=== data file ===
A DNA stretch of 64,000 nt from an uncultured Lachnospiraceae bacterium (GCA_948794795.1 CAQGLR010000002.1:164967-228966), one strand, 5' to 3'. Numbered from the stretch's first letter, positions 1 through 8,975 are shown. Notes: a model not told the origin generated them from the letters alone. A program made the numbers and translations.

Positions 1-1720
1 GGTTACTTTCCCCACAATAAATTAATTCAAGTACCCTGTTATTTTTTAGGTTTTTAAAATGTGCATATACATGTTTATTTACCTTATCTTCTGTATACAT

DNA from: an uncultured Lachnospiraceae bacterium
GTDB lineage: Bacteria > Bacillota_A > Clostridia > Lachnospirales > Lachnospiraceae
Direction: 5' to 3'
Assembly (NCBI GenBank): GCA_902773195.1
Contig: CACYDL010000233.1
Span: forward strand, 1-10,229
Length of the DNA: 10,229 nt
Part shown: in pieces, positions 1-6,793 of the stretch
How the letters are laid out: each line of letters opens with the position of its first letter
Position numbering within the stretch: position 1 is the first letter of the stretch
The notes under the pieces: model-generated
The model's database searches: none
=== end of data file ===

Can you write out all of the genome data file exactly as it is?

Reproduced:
A DNA stretch of 64,000 nt from an uncultured Lachnospiraceae bacterium (GCA_948794795.1 CAQGLR010000002.1:164967-228966), one strand, 5' to 3'. Numbered from the stretch's first letter, positions 1 through 8,975 are shown. Notes: a model not told the origin generated them from the letters alone. A program made the numbers and translations.

Positions 1-1720
1 GGTTACTTTCCCCACAATAAATTAATTCAAGTACCCTGTTATTTTTTAGGTTTTTAAAATGTGCATATACATGTTTATTTACCTTATCTTCTGTATACAT

DNA from: an uncultured Lachnospiraceae bacterium
GTDB lineage: Bacteria > Bacillota_A > Clostridia > Lachnospirales > Lachnospiraceae
Direction: 5' to 3'
Assembly (NCBI GenBank): GCA_902773195.1
Contig: CACYDL010000233.1
Span: forward strand, 1-10,229
Length of the DNA: 10,229 nt
Part shown: in pieces, positions 1-6,793 of the stretch
How the letters are laid out: each line of letters opens with the position of its first letter
Position numbering within the stretch: position 1 is the first letter of the stretch
The notes under the pieces: model-generated
The model's database searches: none